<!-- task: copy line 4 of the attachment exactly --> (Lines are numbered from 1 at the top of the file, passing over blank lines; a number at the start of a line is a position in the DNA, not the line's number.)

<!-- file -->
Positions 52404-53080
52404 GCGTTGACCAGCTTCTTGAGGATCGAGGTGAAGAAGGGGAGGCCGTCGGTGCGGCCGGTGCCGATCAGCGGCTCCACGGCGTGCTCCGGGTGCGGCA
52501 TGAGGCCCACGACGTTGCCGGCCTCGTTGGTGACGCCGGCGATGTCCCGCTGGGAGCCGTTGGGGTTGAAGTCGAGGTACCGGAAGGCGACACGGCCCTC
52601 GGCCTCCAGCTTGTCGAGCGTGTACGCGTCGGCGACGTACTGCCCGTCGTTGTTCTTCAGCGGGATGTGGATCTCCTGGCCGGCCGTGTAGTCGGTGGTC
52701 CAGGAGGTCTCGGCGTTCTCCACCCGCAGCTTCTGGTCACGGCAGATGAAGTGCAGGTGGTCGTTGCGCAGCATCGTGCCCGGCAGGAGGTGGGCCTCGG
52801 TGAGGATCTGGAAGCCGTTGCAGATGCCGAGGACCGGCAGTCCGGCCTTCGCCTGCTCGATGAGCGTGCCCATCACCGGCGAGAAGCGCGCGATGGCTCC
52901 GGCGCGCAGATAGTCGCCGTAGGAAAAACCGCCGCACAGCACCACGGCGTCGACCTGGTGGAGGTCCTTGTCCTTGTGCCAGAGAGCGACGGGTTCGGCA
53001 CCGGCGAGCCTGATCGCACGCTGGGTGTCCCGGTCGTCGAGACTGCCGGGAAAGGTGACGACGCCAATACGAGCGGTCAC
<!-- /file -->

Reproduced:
52601 GGCCTCCAGCTTGTCGAGCGTGTACGCGTCGGCGACGTACTGCCCGTCGTTGTTCTTCAGCGGGATGTGGATCTCCTGGCCGGCCGTGTAGTCGGTGGTC